While at my sink doing the dishes today (that’s where I do my best thinking) something occurred to me. My thoughts were prompted by a blog-conversation with Phillip Mullins
Writing is a lot like raising kids.
My husband and I have six kids. Their ages range from the oldest being old enough to get married this year and the youngest in middle school. When we adopted three of our kids about five years ago, we realized that having raised teenagers once was coming in handy. We are not as easily hoodwinked the second time around.
It has also been helpful that we don’t compare ourselves to other parents and their children as we did many years ago. We have realized that success in our children (and in parenting) is not what the world says it is and know that each child, adopted and biological, was given to us by God. Each person is an individual with unique gifts and tough challenges. Each person has been set in our family on purpose.
It has never occurred to me to question the place of my kids in our family. When looking at other parents who have been “more successful”, it has never crossed my mind to send my kids to live with them in hopes that they would be better off there (ok, maybe once or twice).
As writers we have been given unique creative power and individual stories, which are not better off with someone else. They are ours to “raise” and to bring to light, make known to a world that needs them. When God called the writer to write the story that He put there, He made provisions for that story to reach whomever He needed to reach.
Maybe our kids won’t become celebrities who are known by millions. Maybe they won’t be the next president of a huge company. But maybe they will change lives and be an encouragement to someone who has lost hope. Maybe they will be in the right place at the right time to bring a smile and hope to a hurting heart. Maybe they introduce others to Jesus.
So, don’t get rid of your stories because others are better at telling theirs. Tell them the way you know how … and please … try not to get rid of your kids either.
For by the grace given to me I say to everyone among you not to think of himself more highly than he ought to think, but to think with sober judgment, each according to the measure of faith that God has assigned.
God spoke Himself into the dark,
Formed part of Him from Him apart.
While in His work His love made known,
What wasn’t God’s would soon be shown.
The suff’ring fields began to grow,
For Evil came at night to sow.
Among the grains of love and care
Now grew a pois’nous plant, a tare.
As suffering filled all of man
All-loving God all man became.
He walked the earthen, saddened sod
Loved, so we would know a suff’ring God.
He climbed a cross – our pain to own –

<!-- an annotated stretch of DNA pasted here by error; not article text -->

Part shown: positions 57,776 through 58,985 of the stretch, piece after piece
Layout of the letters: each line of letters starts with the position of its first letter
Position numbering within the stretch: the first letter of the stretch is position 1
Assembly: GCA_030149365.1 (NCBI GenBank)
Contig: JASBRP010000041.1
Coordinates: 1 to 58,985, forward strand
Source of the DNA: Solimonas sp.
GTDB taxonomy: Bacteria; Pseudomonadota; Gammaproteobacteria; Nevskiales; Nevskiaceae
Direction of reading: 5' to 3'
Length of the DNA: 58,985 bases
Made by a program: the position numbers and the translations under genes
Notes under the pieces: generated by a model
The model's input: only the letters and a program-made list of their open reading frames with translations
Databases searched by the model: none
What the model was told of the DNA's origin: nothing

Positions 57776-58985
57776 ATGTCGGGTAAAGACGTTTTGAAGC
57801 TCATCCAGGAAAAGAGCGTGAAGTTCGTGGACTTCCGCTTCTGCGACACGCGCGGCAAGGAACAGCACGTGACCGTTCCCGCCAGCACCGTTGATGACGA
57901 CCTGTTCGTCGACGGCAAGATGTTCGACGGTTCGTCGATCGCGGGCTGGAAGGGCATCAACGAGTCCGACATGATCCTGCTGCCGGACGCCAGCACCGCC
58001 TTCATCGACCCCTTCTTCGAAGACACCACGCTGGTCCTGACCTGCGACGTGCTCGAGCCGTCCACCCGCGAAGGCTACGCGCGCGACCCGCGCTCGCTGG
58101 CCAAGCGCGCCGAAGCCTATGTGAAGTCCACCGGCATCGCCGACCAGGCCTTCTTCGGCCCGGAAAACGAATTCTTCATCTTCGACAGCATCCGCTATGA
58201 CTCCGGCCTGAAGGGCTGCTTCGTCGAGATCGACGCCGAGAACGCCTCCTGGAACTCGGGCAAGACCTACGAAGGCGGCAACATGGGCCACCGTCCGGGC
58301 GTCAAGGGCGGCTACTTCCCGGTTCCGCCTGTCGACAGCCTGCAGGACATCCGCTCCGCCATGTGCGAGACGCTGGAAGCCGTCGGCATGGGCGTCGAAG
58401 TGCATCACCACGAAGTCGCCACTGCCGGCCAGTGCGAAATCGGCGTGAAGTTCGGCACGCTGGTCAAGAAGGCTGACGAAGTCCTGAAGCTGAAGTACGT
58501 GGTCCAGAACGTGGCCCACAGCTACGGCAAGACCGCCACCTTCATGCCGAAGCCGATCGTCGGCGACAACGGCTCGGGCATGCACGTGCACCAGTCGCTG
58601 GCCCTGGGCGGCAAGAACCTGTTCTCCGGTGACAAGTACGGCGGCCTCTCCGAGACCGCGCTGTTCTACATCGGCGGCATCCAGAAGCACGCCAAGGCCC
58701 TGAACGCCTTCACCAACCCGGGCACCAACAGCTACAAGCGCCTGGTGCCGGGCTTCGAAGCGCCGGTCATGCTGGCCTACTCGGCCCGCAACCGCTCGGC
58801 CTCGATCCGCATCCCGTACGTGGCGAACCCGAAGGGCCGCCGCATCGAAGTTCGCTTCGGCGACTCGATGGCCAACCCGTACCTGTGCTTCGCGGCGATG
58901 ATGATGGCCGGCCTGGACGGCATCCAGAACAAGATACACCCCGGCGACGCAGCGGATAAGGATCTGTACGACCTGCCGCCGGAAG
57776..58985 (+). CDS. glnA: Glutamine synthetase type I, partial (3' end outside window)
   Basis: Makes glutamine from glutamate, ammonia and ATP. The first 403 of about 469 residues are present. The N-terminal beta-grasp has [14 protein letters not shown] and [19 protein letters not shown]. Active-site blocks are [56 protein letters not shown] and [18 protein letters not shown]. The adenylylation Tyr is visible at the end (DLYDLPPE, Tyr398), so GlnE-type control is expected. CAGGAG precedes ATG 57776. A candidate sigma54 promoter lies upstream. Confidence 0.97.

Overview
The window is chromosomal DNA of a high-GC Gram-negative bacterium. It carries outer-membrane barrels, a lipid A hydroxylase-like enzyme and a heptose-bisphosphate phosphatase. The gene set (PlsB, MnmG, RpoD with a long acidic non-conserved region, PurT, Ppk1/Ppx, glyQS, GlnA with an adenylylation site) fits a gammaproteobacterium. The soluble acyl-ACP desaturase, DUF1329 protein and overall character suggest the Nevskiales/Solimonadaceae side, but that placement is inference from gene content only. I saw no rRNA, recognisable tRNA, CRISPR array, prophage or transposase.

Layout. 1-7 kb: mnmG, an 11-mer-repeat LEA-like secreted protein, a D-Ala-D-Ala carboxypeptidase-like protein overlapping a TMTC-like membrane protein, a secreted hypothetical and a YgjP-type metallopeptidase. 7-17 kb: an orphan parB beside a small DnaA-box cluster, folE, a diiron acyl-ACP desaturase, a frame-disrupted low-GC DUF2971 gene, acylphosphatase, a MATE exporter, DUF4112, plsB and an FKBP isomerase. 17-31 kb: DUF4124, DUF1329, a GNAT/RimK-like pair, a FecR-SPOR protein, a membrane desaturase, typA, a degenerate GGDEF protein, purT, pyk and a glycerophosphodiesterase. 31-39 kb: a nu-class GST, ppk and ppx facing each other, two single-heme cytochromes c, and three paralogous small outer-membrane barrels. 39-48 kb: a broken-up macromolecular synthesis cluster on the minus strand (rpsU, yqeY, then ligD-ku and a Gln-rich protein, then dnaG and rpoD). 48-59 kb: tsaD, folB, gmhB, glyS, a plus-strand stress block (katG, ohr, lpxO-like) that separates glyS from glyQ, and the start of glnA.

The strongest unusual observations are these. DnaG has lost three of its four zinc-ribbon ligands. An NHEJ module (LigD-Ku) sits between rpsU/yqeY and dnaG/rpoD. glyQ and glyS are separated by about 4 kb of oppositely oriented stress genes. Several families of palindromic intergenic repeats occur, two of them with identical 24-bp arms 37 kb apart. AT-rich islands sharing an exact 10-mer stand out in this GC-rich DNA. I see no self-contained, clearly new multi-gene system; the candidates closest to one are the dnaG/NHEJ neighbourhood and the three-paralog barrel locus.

Up there felt hearts and nature groan.
Made sin (which lured man’s heart to stray)
His own – so man would choose His Way.
“He grew up before him like a tender shoot,
and like a root out of dry ground.
He had no beauty or majesty to attract us to him,
nothing in his appearance that we should desire him.
He was despised and rejected by mankind,
a man of suffering, and familiar with pain.
Like one from whom people hide their faces
he was despised, and we held him in low esteem.
Surely he took up our pain
and bore our suffering,
yet we considered him punished by God,
stricken by him, and afflicted.
But he was pierced for our transgressions,
he was crushed for our iniquities;
the punishment that brought us peace was on him,
and by his wounds we are healed.
We all, like sheep, have gone astray,
each of us has turned to our own way;
and the Lord has laid on him
the iniquity of us all.
He was oppressed and afflicted,
yet he did not open his mouth;
he was led like a lamb to the slaughter,
and as a sheep before its shearers is silent,
so he did not open his mouth.
By oppression and judgment he was taken away.
Yet who of his generation protested?
For he was cut off from the land of the living;
for the transgression of my people he was punished.
He was assigned a grave with the wicked,
and with the rich in his death,
though he had done no violence,
nor was any deceit in his mouth.
Yet it was the Lord’s will to crush him and cause him to suffer,
and though the Lord makes his life an offering for sin,
he will see his offspring and prolong his days,
and the will of the Lord will prosper in his hand.
After he has suffered,
he will see the light of life and be satisfied;
by his knowledge my righteous servant will justify many,
and he will bear their iniquities.”
(poetry and pictures by Heidi Viars, 2019 … Scriptures taken from the ESV)
Humans were not the first ones to string lights.
It was the Maker Himself.
Before man was able to see and feel God’s love, He decorated the heavens and sent glimpses of His creativity into the World.
Ethereal, eternal truths – God brought them to earth.
He thought man worthy to consider heaven.
But darkness captured the heart and mind of man,
Turned original intent upside down.
The darkness lied to man –
and man believed.
So the Light Himself came into the world.
Light considered man’s darkness.
If man didn’t want to consider light and life …
Then God would consider darkness and death.
The Light overcame death and darkness.
He gave those who believed in His Light the right to become children of the Light.